Bail is typically set by a magistrate or a judge who considers the seriousness of the offense and the likelihood of the defendant fleeing the jurisdiction, and then establishes a monetary amount that must be paid to secure the defendant's appearance at all subsequent court hearings. Bail can be paid in a cash amount or may be paid in the form of security against a piece of real estate. More often, it is paid by the posting of a bond written by a bail bondsman.
A bond issued by a bail bondsman is a type of insurance policy with the court as the beneficiary of that policy. The defendant who obtains the bond from the bail bondsman pays a premium for that bond, which normally is a certain percentage of the face amount of the bond. If the defendant does not appear at subsequent court proceedings, then the bondsman has to pay that bond amount to the court. The bondsman then will frequently use a bounty hunter to go out and find that defendant and return him or her to the court so that the bondsman can redeem (get its money back) its bond.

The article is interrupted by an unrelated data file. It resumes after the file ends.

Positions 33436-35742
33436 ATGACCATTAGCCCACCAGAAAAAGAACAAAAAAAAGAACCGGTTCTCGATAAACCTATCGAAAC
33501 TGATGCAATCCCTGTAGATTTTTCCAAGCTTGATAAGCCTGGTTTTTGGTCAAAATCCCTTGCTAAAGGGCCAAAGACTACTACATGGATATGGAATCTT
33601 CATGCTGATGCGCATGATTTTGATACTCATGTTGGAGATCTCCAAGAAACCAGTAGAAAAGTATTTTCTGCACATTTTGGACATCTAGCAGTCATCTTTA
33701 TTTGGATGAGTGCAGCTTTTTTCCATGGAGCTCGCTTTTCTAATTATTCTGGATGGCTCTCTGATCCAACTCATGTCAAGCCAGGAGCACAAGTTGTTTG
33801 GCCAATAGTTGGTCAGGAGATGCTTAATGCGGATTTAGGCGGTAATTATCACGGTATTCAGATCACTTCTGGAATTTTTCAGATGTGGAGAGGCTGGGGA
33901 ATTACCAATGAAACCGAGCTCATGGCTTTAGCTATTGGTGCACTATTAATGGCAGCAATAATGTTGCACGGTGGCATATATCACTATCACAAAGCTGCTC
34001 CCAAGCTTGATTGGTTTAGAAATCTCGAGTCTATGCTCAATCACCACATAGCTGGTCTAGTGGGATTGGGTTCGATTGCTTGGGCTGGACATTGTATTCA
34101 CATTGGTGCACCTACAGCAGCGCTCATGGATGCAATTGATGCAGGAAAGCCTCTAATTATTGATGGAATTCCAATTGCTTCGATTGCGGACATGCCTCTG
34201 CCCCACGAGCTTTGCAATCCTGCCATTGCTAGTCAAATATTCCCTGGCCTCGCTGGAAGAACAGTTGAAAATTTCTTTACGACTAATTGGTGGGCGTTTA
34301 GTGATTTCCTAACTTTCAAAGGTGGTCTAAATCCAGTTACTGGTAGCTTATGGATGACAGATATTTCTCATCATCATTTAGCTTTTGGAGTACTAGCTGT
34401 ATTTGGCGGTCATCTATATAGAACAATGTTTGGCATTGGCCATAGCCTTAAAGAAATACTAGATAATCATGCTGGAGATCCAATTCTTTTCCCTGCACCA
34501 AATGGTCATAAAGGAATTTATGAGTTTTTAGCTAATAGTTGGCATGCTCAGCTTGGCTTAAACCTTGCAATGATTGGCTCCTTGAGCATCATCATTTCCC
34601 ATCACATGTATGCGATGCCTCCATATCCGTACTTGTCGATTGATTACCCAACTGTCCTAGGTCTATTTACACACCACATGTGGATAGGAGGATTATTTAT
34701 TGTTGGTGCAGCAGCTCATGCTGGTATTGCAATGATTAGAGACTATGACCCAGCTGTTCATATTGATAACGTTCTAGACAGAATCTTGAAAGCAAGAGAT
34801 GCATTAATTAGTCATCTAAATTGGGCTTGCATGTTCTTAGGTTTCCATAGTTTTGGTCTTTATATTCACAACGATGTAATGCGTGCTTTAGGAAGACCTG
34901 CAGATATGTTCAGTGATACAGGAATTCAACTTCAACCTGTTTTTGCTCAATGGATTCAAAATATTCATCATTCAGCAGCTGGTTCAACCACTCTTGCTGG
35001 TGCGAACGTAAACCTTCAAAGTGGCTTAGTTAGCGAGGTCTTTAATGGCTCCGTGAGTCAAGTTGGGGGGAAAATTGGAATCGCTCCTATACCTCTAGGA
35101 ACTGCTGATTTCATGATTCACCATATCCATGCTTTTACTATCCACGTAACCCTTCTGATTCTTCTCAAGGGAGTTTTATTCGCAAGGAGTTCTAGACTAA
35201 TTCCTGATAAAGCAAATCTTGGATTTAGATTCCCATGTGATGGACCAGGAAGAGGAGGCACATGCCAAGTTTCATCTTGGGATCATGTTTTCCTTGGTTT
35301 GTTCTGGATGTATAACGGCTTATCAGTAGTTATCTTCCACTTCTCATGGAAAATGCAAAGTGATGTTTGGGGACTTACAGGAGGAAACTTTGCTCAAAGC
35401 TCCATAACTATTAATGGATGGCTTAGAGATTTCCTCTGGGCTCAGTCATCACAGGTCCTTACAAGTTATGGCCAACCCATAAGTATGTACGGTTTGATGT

The Eighth Amendment provides that excessive bail shall not be required. That is a rather loose standard and indeed the amount of bail that will be set by the court is a very subjective matter.
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